29 May 2014
The second annual National Trust Gallipoli Oaks acorn harvest was launched today at Geelong Grammar by Mr Ramsay MLC, an old Grammarian and Member for Western Victoria. Mr Ramsay announced that a $7000 Anzac Centenary Community Grant had been made for the Gallipoli Oaks Project. The story was covered by ABC news. Mr Ramsay said “This grant will contribute to commemorative plaques to accompany the National Trust Gallipoli Oak seedlings to primary schools around Victoria.” Mr Ramsay urged all primary schools in Victoria to get involved in this ‘green’ remembrance project. “Created in 2012, this National Trust project aims to deliver a Gallipoli Oak tree to every primary school in Victoria between 2015 and 2018. This is project is very much about our history and our future all in one,” he said.
The National Trust of Australia’s (VIC) Gallipoli Oaks Project draws on a 99-year long connection between Geelong Grammar and Gallipoli, and involves former Geelong Grammar boy Captain William Lempriere Winter Cooke. Captain Winter Cooke, while at Gallipoli, sent home acorns to his family near Hamilton. One of the acorns in the package he sent home was given to his alma mater Geelong Grammar, and planted on 4 August 1916 by Winter Cooke’s brothers and senior prefect, J A de L Affleck.
The timing for this harvest is perfect right now as the unique trees, cared for by Grounds Supervisor at Geelong Grammar, Matthew Hanrahan, are completely laden with acorns and ready for harvesting. Mr Hanrahan said, “we are very lucky to be involved in this exciting program and we are happy that our Quercus calliprinos acorns can be put to good use. This unique tree is very slow growing, but has good drought tolerance once established. They are multi-trunked with branches to the ground so they can be used for windbreaks or uplifted to become a fine shade tree.”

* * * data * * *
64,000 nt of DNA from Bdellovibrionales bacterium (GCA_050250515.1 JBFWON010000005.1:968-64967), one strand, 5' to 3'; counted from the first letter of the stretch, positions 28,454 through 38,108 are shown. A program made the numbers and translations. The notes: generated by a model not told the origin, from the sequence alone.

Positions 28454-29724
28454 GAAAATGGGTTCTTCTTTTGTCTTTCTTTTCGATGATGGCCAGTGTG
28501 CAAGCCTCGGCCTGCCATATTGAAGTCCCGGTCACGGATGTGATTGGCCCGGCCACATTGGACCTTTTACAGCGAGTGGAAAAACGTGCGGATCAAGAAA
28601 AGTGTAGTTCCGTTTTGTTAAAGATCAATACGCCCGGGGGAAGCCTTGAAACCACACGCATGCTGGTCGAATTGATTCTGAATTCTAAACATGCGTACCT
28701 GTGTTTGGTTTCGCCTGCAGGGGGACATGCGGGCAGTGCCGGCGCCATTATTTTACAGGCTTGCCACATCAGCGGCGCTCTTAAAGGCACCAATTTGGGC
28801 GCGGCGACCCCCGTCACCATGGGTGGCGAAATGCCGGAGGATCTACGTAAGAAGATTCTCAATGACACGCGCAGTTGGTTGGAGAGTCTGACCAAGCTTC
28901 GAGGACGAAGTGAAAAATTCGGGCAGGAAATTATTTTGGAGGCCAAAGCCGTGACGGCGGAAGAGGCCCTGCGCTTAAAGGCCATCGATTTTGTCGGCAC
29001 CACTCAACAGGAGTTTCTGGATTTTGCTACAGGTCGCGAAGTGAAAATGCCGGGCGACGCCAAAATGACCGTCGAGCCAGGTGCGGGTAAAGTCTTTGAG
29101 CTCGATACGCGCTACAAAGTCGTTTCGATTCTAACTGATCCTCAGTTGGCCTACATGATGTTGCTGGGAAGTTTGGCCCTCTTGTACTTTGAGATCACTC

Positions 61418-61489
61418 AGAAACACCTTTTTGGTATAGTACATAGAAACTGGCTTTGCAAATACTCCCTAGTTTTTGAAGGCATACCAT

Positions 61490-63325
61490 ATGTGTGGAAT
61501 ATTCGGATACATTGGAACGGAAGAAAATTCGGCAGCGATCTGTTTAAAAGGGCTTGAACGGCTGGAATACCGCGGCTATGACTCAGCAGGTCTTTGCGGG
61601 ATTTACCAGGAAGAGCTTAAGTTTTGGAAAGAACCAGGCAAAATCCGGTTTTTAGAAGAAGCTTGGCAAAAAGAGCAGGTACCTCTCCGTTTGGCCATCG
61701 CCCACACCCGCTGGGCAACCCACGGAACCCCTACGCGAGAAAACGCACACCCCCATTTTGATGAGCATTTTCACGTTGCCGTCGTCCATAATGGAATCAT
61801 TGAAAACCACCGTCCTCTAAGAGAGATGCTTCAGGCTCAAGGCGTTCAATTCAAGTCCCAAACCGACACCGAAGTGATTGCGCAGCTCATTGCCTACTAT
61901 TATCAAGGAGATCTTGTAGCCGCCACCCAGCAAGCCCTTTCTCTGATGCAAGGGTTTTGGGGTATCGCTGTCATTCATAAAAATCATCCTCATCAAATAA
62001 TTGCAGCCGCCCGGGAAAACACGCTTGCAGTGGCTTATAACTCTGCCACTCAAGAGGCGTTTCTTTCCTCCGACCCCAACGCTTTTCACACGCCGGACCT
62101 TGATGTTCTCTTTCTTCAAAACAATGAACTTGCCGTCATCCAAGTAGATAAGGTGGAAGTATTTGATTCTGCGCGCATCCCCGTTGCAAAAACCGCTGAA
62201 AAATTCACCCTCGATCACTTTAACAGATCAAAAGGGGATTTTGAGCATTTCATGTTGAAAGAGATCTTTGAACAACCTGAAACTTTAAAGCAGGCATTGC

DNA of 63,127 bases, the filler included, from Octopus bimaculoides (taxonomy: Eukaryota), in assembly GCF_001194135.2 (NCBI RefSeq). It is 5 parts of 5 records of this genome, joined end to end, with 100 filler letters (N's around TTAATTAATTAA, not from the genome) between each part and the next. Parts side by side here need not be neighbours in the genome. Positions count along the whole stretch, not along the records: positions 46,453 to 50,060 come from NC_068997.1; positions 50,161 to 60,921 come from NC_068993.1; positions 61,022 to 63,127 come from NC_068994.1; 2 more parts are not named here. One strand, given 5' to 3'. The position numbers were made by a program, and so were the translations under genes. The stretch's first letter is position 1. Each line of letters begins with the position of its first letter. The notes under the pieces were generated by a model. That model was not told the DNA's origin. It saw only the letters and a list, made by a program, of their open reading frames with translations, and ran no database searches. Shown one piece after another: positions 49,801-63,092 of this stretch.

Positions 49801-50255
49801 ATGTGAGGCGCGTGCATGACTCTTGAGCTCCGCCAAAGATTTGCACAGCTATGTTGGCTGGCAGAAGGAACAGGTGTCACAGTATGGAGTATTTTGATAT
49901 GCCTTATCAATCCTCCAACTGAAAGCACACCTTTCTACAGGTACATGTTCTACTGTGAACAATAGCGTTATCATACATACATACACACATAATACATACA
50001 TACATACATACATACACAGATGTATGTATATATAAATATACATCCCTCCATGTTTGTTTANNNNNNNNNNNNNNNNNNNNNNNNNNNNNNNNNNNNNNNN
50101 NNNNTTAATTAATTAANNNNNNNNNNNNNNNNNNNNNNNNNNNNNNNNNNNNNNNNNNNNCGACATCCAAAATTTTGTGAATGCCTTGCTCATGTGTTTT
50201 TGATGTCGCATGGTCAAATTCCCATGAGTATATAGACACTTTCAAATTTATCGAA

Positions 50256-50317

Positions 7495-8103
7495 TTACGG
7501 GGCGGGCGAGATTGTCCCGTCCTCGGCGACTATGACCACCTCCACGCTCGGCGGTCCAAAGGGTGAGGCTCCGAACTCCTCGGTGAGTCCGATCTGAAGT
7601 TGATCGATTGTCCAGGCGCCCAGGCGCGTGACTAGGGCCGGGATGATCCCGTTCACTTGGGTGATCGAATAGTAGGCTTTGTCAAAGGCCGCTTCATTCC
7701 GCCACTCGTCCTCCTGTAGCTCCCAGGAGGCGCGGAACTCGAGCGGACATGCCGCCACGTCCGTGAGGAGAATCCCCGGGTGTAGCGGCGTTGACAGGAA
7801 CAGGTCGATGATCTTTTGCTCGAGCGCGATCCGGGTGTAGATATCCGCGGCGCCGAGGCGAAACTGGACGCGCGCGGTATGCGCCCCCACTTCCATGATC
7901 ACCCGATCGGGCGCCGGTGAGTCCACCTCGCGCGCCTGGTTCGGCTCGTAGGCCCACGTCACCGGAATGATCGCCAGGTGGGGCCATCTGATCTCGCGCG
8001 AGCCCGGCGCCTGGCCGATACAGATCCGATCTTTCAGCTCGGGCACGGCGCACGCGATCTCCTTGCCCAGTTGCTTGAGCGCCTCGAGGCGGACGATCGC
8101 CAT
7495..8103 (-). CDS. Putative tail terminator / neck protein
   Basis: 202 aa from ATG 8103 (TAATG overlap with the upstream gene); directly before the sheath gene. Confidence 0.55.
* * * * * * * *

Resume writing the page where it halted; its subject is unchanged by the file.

The acorns collected today will be potted and nurtured by the Friends of Burnley Gardens, Nationwide Trees, Mt William Advanced Tree Nursery and Smith and Gordon Wholesale Nursery, who have all donated their resources to raise the rare Gallipoli Oaks seedlings. Once they are big enough, the trees will be planted by primary schools around Victoria during remembrance services, with the support of local RSL sub-branches. All Victorian Primary Schools are encouraged to make use of the teacher’s resource kit and eBook telling the story about the surviving original Gallipoli Oaks to bring the remembrance message of the project into the classroom.
The National Trust acknowledges the generous support already received from the Danks Trust and the Victorian Government. More details of the Project at www.gallipolioaks.org.